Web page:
Patients with HER2-positive breast cancer have tumors with high levels of a protein called human epidermal growth factor receptor 2 (HER2), which promotes the aggressive spread of cancer cells. BreastCancer.org estimates 271,270 new cases of invasive breast cancer will be diagnosed in the U.S. in 2019.3 Approximately 25 percent of breast cancers are HER2-positive.4 Historically, HER2 disease has been associated with shorter survival times as well as a higher risk of recurrence and CNS disease (brain metastases). Approximately 30 to 50 percent of HER2-positive breast cancer patients develop brain metastases over time.5,6 Over the past two decades, the approvals of four targeted treatments (trastuzumab, pertuzumab, lapatinib and T-DM1) have led to improved progression-free survival and survival rates of patients with metastatic HER2-positive breast cancer. Despite these advances, there is still a significant need for new therapies that can impact metastatic disease, including brain metastases, and be tolerated for longer periods of time.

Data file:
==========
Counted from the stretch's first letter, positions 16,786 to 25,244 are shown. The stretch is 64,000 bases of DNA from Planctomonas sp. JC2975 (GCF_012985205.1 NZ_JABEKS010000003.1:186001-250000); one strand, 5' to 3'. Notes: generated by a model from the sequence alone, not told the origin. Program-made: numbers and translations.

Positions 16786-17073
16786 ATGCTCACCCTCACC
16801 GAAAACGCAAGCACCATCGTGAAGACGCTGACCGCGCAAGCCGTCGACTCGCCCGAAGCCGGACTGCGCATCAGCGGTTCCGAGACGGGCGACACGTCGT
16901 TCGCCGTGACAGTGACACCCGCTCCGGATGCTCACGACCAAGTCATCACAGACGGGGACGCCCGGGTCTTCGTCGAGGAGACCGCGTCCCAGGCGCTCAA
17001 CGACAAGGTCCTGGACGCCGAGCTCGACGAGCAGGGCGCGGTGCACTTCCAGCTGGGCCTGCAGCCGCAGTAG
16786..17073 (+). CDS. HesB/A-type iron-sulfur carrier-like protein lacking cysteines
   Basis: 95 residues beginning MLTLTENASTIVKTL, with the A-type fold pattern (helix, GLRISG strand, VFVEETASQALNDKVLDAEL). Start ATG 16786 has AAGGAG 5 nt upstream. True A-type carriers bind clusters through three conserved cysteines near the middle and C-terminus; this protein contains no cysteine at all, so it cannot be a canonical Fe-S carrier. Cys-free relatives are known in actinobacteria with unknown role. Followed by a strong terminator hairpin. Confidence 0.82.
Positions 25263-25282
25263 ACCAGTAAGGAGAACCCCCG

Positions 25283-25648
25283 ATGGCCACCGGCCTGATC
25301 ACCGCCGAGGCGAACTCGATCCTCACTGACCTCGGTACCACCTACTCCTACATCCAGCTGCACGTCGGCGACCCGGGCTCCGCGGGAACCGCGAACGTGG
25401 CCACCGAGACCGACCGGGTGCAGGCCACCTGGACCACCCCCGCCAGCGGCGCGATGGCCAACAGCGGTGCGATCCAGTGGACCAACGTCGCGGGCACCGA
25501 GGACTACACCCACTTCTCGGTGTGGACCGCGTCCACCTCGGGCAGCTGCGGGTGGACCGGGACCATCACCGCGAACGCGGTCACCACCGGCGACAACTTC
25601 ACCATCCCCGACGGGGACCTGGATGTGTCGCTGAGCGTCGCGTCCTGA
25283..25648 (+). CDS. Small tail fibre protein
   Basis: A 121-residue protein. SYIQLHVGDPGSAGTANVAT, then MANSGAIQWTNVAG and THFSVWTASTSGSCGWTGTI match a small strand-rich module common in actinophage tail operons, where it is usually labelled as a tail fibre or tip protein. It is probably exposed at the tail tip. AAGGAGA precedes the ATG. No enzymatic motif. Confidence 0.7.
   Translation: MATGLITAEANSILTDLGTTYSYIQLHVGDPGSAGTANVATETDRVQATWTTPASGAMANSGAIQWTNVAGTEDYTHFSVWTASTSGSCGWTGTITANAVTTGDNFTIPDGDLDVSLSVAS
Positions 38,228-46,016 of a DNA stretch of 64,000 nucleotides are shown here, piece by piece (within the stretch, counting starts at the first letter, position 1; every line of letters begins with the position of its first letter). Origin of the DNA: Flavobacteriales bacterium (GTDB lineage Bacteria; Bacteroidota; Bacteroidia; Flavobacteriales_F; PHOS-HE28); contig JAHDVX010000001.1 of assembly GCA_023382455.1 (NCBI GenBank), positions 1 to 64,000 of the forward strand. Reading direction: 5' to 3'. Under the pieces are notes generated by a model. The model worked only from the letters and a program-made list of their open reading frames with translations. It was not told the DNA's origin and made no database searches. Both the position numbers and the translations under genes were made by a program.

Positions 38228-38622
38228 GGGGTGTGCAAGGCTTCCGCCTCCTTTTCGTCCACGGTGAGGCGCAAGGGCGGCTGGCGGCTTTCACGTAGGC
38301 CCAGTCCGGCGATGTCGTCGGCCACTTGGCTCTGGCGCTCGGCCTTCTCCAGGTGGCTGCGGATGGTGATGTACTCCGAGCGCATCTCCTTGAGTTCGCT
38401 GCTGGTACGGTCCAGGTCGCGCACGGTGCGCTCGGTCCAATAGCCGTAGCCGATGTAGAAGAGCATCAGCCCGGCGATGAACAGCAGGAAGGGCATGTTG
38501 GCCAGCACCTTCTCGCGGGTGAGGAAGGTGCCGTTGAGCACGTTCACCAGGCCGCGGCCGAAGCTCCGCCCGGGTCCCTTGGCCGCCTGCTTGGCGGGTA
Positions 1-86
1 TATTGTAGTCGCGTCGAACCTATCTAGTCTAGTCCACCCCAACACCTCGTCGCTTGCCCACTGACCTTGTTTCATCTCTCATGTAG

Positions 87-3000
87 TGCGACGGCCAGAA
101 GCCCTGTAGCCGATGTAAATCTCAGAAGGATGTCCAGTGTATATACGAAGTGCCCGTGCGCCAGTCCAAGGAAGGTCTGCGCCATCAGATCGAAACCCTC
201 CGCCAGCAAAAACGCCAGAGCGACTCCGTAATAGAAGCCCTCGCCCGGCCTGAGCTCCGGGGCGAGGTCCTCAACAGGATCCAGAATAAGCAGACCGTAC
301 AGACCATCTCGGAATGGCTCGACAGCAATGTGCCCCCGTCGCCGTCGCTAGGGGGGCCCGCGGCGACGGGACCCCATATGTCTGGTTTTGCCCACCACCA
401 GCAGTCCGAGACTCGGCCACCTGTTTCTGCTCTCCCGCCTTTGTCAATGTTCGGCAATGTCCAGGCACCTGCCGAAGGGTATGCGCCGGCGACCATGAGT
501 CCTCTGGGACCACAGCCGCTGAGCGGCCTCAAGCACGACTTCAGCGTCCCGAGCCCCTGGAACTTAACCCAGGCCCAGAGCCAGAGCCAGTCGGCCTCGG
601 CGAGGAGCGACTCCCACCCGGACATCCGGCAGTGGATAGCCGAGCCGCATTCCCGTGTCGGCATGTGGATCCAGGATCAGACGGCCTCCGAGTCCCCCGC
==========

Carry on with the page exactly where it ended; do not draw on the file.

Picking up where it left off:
About Seattle Genetics
Seattle Genetics, Inc. is an emerging multi-product, global biotechnology company that develops and commercializes transformative therapies targeting cancer to make a meaningful difference in people’s lives. ADCETRIS® (brentuximab vedotin) utilizes the company’s industry-leading antibody-drug conjugate (ADC) technology and is currently approved for the treatment of multiple CD30-expressing lymphomas. Beyond ADCETRIS, the company has established a pipeline of novel targeted therapies at various stages of clinical testing, including three in ongoing pivotal trials for solid tumors. Enfortumab vedotin for metastatic urothelial cancer and tisotumab vedotin for metastatic cervical cancer utilize our proprietary ADC technology. Tucatinib, a small molecule tyrosine kinase inhibitor, is in a pivotal trial for HER2-positive metastatic breast cancer. In addition, we are leveraging our expertise in empowered antibodies to build a portfolio of proprietary immuno-oncology agents in clinical trials targeting hematologic malignancies and solid tumors. The company is headquartered in Bothell, Washington, and has a European office in Switzerland. For more information on our robust pipeline, visit www.seattlegenetics.com and follow @SeattleGenetics on Twitter.